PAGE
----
Very much the same considerations apply here. The order deeming the claims of the Record Date Note Holders assigned to the plaintiff was "unquestionably a significant order."[37] Those who stood to benefit from any recovery plaintiff might obtain may well have been influenced in their actions with respect to Plan approval by the proposed order. If the order ultimately were undone, serious questions might be raised as to what if anything should be done in respect of the Plan. Thus, permitting a collateral attack would create a "risk to the orderly consummation of the plan."[38]

On the other hand, a rule of preclusion effectively would force parties in positions analogous to that of BT to appeal from confirmation orders vesting powers or rights in entities such as the plaintiff in order to protect themselves against the possibility that the failure to do so would prevent later challenges in the event they ultimately were sued. In consequence, there is a risk that a rule of preclusion would stimulate appeals that otherwise would not be brought on issues that, as a practical matter, ultimately may prove to be entirely academic.

In the last analysis, this Court believes that the balance struck in In re American Preferred applies here as well. Insofar as the Confirmation Order transferred the claims of the Record Date Note Holders to the plaintiff, it had "a significant potential for affecting the rights of parties." It should have been "challenged promptly (if at all) in order to avoid disruption of the plan's consummation."[39] Accordingly, the Court holds that BT's challenge to the assignment of the Record Date Note Holders' claims to the plaintiff is barred by the Confirmation Order under the doctrine of res judicata.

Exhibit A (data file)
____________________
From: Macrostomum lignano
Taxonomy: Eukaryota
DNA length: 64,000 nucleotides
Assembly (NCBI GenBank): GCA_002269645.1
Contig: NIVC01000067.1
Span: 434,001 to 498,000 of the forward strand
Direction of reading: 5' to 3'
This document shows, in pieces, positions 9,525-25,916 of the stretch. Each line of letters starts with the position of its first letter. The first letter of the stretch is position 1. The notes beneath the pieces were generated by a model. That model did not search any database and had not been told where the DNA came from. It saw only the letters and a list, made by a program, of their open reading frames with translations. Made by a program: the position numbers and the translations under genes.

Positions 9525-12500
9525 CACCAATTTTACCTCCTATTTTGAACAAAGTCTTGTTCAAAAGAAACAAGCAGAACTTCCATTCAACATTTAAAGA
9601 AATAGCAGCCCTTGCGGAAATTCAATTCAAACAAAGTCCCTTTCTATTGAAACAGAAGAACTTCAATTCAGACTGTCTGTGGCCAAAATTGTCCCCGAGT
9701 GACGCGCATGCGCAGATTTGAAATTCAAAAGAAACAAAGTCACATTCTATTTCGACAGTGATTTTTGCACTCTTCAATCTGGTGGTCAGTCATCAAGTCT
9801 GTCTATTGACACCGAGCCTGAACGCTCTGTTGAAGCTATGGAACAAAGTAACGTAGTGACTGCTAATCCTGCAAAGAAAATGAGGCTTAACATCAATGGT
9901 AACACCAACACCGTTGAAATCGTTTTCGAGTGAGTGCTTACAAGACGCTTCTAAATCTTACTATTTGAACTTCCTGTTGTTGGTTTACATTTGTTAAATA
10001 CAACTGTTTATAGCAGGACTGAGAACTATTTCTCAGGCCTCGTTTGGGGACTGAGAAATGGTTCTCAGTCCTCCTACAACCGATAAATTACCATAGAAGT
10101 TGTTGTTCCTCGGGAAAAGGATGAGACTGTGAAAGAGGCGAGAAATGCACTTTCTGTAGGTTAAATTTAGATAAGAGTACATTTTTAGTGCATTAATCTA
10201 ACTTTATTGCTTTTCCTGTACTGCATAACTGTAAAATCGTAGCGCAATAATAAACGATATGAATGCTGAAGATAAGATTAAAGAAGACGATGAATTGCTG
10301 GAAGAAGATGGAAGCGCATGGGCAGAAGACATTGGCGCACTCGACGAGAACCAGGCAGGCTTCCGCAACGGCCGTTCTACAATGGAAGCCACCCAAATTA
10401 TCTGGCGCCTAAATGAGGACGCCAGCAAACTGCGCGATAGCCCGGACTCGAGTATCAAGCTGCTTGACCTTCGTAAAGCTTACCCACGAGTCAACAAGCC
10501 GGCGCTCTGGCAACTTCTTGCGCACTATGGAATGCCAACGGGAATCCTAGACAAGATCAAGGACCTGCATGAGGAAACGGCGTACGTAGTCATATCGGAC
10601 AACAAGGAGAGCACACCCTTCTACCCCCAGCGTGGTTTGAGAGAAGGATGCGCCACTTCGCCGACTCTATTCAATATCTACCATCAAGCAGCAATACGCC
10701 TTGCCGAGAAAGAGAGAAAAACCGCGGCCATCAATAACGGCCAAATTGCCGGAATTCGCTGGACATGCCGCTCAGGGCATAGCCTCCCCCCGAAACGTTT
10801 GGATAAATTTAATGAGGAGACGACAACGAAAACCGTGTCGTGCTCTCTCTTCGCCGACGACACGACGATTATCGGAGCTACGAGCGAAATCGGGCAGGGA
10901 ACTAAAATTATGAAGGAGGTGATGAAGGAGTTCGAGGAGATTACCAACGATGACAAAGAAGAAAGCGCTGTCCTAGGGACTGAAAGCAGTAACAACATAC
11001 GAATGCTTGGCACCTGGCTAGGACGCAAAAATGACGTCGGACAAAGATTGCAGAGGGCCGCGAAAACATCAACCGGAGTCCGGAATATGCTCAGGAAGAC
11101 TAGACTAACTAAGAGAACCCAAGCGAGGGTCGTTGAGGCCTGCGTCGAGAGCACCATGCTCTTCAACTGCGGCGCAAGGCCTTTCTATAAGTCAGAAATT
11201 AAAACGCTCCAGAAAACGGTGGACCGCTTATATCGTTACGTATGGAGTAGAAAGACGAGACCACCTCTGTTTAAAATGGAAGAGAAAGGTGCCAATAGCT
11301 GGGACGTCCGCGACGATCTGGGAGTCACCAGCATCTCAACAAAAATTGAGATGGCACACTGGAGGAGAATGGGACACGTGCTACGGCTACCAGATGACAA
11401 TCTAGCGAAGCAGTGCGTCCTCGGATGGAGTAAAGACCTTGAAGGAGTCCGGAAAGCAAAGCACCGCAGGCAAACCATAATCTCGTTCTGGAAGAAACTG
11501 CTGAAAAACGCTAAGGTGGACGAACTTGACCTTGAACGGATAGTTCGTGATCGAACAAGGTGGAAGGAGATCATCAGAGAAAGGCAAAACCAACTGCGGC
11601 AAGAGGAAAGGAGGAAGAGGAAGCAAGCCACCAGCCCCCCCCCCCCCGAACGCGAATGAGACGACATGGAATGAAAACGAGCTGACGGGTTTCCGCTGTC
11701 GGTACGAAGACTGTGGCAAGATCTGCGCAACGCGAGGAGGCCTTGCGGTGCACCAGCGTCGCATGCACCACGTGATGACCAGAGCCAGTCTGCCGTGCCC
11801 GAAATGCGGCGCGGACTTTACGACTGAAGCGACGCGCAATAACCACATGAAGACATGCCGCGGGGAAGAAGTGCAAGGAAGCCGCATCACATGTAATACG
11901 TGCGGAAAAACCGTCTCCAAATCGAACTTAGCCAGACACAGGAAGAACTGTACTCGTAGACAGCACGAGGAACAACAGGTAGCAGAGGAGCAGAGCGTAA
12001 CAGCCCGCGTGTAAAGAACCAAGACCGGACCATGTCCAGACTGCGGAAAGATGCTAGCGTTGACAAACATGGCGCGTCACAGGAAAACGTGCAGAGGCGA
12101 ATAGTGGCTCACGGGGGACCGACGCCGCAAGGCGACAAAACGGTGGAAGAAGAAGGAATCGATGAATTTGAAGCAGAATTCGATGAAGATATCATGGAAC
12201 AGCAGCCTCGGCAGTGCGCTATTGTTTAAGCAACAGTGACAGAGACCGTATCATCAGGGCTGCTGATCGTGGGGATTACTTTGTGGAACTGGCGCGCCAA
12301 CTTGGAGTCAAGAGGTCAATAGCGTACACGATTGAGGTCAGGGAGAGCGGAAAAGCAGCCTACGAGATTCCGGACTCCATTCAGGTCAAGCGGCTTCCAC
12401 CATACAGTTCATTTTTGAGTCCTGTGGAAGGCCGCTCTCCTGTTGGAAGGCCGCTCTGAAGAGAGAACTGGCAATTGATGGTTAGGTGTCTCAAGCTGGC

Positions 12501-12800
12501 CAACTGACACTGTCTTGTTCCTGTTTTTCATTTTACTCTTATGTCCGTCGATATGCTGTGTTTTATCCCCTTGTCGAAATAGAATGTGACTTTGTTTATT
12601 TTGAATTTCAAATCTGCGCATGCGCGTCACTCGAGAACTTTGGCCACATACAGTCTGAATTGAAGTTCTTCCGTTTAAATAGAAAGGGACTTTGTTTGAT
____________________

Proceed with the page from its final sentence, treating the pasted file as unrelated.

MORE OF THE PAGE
*328 C. Did the Record Date Note Holders Have Anything to Assign?

BT mounts an alternative argument, i.e., that the Record Date Note Holders[40] had no claims to assign and that the plaintiff therefore took nothing by the assignments. Consideration of this contention begins with the allegations of the amended complaint that relate to BT.

 

1. TIA Claims

The claims against BT rest on the assertions that it failed to (i) examine documents submitted to it by Semi-Tech and its auditor and the resulting failure to detect Semi-Tech's alleged defaults, and (ii) notify the note holders of those defaults.[41] The earliest of the allegedly deficient certificates was submitted on or about August 14, 1997 and the latest on or about November 26, 1998.[42] BT resigned as indenture trustee on May 11, 1999. Any claims that any note holders may have had against BT therefore necessarily were based on behavior that was completed long before September 15, 2000, the date as of which the identities of the Record Date Note Holders whose claims were assigned to the plaintiff was determined. In consequence, there is no assurance that Record Date Note Holders owned the notes they held on that date at the times when BT's alleged breaches occurred.[43]